The hospital of the future – more than bricks and mortar

By Paul Styler, Director of Infrastructure Solutions at Lexica (formerly ETL).



After the 2019 election, the new government bestowed upon many NHS Trusts the envious privilege of developing new plans for their healthcare estate. This has become known as the New Hospitals Programme (“NHP”).

The Programme promises a “strategic approach to improving our hospitals and health infrastructure” and to deliver 48 “new” hospitals from a pot of cash for £3.7bn.

Since the inception of the programme the central team has chopped and changed and is yet to find 3rd gear in the drive to deliver these assets. Politics and finance now come into play and Trusts who once believed they were in pole position have found new “waves” or “cohorts” jumping in front of the queue.

The current composition of the programme is;

  • 8 “On-site” projects; these were approved and mostly started well before the last election cycle (and in some cases before the Conservatives came to power). These are near the finish line, have stalled or need cash to complete.
  • 10 “Early Adopters”; a mixed bag of (relatively) easier wins that have been in their planning stages for some time (or seen as politically important) and so offered a preferential route to push forward with the hope of completion in the near future (or at the very least, offer pre-election photos opportunities of a building site).
  • Some 30 other schemes, filtered across 4 cohorts to develop the notion of the hospital of the future, drawing on the experiences of the early adopters to develop the most modern, efficient, quickest, slickest, homogenised and centrally approved design solutions to set a blueprint for the UK Hospital of the Future.
  • There are also believed to be an additional 8 places still available, and NHP has recieved 100+ applicants. Shortlisting of these is apparently delayed – possibly until the autumn. It is reported that these places may favour mental health Trusts, overlooked in the first tranches.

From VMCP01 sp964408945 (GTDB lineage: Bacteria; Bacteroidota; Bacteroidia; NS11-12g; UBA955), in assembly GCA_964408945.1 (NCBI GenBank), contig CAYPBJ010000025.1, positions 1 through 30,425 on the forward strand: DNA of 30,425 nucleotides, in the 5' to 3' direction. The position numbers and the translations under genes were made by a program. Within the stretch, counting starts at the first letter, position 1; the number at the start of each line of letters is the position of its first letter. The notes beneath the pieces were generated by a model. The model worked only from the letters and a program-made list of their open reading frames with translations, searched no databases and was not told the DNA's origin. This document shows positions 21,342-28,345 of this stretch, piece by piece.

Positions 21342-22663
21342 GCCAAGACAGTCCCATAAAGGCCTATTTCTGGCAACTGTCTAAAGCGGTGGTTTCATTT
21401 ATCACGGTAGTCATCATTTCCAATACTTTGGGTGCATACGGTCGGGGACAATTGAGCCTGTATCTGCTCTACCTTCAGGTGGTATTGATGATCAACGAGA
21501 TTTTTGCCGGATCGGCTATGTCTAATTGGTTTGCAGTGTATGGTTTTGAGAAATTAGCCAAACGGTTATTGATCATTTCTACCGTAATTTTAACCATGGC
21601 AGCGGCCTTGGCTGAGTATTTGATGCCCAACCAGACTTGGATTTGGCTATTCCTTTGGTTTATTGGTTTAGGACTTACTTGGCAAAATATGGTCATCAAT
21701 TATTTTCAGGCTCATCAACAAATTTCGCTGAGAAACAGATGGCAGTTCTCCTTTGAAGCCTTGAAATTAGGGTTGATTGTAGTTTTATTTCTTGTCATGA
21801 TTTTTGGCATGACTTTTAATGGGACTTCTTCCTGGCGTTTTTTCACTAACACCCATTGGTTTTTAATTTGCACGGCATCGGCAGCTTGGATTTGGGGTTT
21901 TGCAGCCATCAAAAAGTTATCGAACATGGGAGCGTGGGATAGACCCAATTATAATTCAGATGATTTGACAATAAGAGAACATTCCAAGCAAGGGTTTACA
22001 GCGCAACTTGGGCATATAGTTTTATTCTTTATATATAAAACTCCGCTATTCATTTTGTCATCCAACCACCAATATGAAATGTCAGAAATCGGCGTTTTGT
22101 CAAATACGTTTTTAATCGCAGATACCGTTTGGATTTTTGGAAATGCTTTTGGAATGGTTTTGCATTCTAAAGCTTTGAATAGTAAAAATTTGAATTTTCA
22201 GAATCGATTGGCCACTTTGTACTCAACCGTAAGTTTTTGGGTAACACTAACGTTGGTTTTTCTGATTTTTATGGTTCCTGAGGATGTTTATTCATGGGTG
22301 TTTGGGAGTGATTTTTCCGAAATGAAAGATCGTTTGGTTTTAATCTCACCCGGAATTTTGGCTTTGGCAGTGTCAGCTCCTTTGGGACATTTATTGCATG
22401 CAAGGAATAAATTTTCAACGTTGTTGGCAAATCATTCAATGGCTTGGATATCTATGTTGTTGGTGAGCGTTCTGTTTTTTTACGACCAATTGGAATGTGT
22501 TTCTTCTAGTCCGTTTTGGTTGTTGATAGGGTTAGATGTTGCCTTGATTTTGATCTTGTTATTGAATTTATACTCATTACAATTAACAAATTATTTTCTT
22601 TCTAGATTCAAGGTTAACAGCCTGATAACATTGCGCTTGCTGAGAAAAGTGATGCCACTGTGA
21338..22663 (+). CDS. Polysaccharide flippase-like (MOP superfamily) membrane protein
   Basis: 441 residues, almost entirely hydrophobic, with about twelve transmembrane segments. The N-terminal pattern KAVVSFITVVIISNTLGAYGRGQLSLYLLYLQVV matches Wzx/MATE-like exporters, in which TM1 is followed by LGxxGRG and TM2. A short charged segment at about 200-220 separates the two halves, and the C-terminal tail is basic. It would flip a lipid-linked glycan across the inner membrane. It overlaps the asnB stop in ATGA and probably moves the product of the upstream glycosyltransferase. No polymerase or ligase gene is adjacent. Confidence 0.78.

The informed will recognise that £3.7bn into 48 doesn’t buy much hospital in the 2020s, and current market pressures are not helping.  Politics and financial constraints and lack of long term capital settlement for the NHS all play their part in the composition of the programme.

These hospitals are part of the ever-evolving health and care jigsaw. If the NHS is not in a state of flux, it is recovering from the last one, and 2022 is no different.

The recent changes in NHS governance structure and capital accounting (which are yet to be fully adopted and embedded) mean the levers of capital expenditure are shifting from the providers (NHS Trust) to the commissioning bodies (Integrated Care Systems).

Essentially the buyer of service is armed with economic levers to promote care where they want it (when considered in a longer time horizon), although it remains to be seen whether ICSs can face down the power of provider collaboratives.

The new emphasis is; system, place and neighbourhood. The aim is to develop a system that promotes healthier lifestyles and intervenes earlier at a smaller scale to prevent patients from needing to enter the larger acute based medical and clinical machines, and if they do, treat them swiftly and return them home (or close to home).

So as in 2019, 2022 still raises the question of the return of investment from the NHP, and challenges if the physical nature of these civic buildings offers a return to the public purse and are not essentially politically driven “new for old”.

NHP developments must ensure that at a minimum they promote integration across the spectrum of care providers in their areas and improve health as well as social outcomes of the population they serve.

The NHS is simultaneously investing in other capital intensive care initiatives – in response to an expanding backlog, and highlighted by the pandemic;